Diane Cook and Len Jenshel spent two years traveling to fifty-nine sites across five continents to photograph some of the world’s most historic and inspirational trees.
From Adam and Eve’s Biblical expulsion from the Garden of Eden to Sir Isaac Newton’s inspiration to formulate the laws of gravity, the apple tree has certainly been a central character in stories that matter. Unlike Newton, Diane Cook and Len Jenshel cannot pinpoint a eureka moment that set their photography project, Wise Trees, into motion. How several observations led to one of their most remarkable art pieces, and how it shows that each tree tells its own story and why we should listen to it.
“Gion Weeping Cherry” / Higan Cherry (Prunus subhirtella)
Our image of the celebrated weeping cherry tree was made during the annual yozakura – the ritual of viewing cherry blossoms at nighttime. This tree has its very own sakura-mori, or “cherry tree doctor.” To ensure it lives a long, healthy life, he prescribed a protective veil of wires to keep out birds that might spread disease – or eat the delicious cherry blossoms.
We found the story of a tree having its own doctor, and the idea of the Japanese taking such extraordinary measures to ensure the long life of a revered tree quite special. And that notion prompted us to begin seeking out other trees that had remarkable stories to tell.
“Shitala’s Tree” / Neem (Azadirachta indica)
One of India’s most sacred trees is the neem, this one is living in the center of a temple built to honor the Goddess Shitala – bringer of good health and prosperity. To facilitate a more personal relationship with Shitala, who is embodied within the tree, worshippers have adorned the tree with a richly patterned red cloth and a brass facemask.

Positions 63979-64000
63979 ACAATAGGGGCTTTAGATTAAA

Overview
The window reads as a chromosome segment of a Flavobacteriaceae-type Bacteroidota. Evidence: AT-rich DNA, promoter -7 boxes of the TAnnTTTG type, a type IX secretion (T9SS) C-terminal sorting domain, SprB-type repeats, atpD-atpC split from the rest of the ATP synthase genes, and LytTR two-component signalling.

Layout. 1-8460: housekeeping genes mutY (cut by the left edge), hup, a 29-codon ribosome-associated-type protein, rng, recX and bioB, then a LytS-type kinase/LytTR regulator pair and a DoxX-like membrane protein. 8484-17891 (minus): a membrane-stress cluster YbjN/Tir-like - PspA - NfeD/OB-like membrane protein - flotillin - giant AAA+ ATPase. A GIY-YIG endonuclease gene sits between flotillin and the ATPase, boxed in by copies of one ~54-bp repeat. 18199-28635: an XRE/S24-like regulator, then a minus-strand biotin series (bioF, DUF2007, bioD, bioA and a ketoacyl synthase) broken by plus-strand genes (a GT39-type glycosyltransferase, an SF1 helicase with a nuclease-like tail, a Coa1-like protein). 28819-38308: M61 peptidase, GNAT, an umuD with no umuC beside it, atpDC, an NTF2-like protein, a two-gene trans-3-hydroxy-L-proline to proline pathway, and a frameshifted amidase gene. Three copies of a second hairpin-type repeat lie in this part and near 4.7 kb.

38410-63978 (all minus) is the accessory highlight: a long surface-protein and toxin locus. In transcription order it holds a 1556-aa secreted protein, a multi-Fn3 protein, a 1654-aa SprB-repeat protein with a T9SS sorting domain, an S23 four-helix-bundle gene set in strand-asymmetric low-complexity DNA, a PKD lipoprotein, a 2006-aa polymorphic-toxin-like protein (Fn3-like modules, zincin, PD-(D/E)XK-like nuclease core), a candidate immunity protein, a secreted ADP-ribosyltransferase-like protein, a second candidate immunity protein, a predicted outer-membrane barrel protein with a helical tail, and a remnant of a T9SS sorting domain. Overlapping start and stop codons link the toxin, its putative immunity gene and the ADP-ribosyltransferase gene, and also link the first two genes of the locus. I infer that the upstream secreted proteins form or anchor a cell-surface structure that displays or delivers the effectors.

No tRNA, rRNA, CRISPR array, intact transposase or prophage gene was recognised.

The neem tree, in addition to its role in Hindu religion, it figures quite prominently in everyday life – and is referred to as the “village pharmacy.” Twigs from the tree are used as toothbrushes, the sap is used as a digestive medicine, and the leaves are used in food storage to repel insects.
“El árbol del tule” / Montezuma Cypress (Taxodium mucronatum)
In the central square of a small town in the Mexican state of Oaxaca, grows “El Árbol del Tule,” an enormous Montezuma cypress tree. Experts believe it is at least 1200 years old – making it the oldest Montezuma cypress in the world. It also has the widest girth of any tree on the planet, measuring a staggering 138 feet in circumference, and to show that clearly we asked a group of school children to pose for us.
Over the centuries the swamplands around the Montezuma cypress have disappeared, as the needs of the region’s ever-expanding population had led to a drop in the water table. Also, the health of the tree was being imperiled by significant pollution from the adjacent heavily trafficked Pan-American Highway. The Mexican government acted to save the life of the tree by digging a special well, and diverting that major roadway.
“Tomb Raider Tree” / Stranger Fig (Ficus gibbosa)
After the fall of the mighty Khmer Empire in the fifteenth century, this temple and all the others in the Angkor complex were abandoned and neglected for centuries. Once the domain of powerful Khmer kings the temples were soon devoured by the jungle. For centuries the roots of the trees worked their way into the stonework, which was built entirely without mortar. When French archaeologists arrived in 1907 to begin a restoration of the temples, they started by clearing the jungle and rebuilding the structures.
However, when they got to Ta Prohm, they were so taken aback by the beauty of the tree roots, entwined with the temple structures, they simply worked to stabilize the stonework – leaving the trees in place.
Today these trees have gained even greater notoriety, thanks to their appearance in the 2001 action-fantasy film “Lara Croft: Tomb Raider.” Tour guides refer to it as the “Angelina Jolie tree.”
Ta Prohm Temple, Angkor Archaeological Park, Siem Reap, Cambodia. // Copyright: Diane Cook and Len Jenshel